Throughout this disclosure, the term “a” or “an” refers to “at least one,” and the term “the” refers to “the at least one,” unless otherwise specified.

Exemplary systems and methods are described herein. It should be understood that the word “exemplary” is used herein to mean “serving as an example, instance, or illustration.” Any embodiment or feature described herein as “exemplary” or “illustrative” is not necessarily to be construed as preferred or advantageous over other embodiments or features. More generally, the embodiments described herein are not meant to be limiting. It will be readily understood that certain aspects of the disclosed systems and methods can be arranged and combined in a wide variety of different configurations, all of which are contemplated herein.

I. Overview

Embodiments described herein may relate to and/or may be implemented in a system in which unmanned vehicles, and in particular, “unmanned aerial vehicles” (UAVs), are configured to provide medical support.

In an illustrative embodiment, a medical-support system may include a fleet of UAVs that are distributed throughout a geographic area, such as a city. The medical-support system may be configured for communications with remote devices, such as mobile phones, so that medical support can be requested by a person in need of such medical support (or by others on behalf of a person in need). The medical-support system can then dispatch the appropriate UAV or UAVs to the scene of the medical situation in order to provide medical support.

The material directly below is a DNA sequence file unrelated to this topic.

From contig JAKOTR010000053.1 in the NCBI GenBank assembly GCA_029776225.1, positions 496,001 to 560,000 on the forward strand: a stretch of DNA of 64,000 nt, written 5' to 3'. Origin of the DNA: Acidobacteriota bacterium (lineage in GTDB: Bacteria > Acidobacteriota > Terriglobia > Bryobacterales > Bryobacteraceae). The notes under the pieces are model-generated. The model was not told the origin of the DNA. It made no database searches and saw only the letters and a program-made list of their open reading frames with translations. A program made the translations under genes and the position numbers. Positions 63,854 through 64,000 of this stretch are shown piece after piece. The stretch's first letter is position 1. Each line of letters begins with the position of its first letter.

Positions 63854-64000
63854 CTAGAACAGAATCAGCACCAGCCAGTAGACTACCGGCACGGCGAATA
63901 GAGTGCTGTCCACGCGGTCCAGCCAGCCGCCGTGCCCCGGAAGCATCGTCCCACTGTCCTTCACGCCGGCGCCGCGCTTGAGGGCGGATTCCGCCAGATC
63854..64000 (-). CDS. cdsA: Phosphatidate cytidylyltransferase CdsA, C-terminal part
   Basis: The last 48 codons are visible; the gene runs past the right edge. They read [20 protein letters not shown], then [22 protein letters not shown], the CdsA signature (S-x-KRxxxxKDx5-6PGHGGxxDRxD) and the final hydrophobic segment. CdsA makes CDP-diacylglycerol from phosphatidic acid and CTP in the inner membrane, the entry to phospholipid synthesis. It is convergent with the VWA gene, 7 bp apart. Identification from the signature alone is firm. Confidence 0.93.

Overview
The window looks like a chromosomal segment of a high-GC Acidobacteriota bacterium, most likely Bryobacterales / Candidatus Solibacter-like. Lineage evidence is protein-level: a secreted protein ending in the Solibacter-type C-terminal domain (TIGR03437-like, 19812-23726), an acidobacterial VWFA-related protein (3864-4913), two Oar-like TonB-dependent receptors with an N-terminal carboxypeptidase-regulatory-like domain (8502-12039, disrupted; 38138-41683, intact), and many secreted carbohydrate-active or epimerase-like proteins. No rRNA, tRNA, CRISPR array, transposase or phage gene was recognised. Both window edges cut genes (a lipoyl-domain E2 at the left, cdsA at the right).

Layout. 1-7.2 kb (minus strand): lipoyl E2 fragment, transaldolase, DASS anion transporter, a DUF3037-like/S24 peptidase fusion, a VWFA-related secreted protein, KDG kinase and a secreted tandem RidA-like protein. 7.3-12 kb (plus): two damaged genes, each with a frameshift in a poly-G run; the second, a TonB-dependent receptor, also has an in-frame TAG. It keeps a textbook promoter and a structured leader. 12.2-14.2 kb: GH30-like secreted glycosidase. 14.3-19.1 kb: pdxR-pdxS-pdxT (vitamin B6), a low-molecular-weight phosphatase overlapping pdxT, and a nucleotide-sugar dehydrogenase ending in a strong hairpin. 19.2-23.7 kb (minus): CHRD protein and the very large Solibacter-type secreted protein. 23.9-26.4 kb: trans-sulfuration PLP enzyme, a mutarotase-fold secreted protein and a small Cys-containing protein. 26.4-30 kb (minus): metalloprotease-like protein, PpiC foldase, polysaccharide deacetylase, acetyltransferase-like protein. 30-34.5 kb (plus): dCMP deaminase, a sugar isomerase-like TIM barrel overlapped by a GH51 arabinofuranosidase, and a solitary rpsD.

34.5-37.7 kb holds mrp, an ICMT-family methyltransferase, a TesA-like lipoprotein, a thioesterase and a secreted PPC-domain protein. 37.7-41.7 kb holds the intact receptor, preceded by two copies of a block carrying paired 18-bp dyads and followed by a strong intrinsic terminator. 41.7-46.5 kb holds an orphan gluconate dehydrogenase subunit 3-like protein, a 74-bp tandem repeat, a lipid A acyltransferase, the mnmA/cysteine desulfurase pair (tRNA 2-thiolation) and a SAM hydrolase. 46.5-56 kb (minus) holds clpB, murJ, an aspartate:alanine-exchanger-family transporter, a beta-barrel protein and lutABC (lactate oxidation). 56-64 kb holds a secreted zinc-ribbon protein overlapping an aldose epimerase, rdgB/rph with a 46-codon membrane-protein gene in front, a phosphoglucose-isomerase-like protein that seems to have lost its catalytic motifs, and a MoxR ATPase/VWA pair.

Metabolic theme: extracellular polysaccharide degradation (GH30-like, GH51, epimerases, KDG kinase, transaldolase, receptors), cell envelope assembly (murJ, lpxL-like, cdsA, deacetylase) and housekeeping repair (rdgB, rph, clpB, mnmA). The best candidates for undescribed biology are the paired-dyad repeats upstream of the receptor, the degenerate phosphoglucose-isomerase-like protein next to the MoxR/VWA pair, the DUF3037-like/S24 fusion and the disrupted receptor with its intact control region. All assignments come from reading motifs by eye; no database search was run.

In particular, a medical-support system may include a fleet with a number of different types of UAVs, which are configured for different medical situations. For instance, some UAVs may be configured with items and/or functionality that are expected to be helpful in a cardiac-arrest situation, some UAVs may be configured to help a choking victim, some UAVs may be configured to help a trauma victim, and so on. As such, an illustrative medical-support system may be configured to identify or classify the particular type of medical situation that is occurring, to select the appropriate UAV from those that are available, and to dispatch the selected UAV to the scene of the medical situation.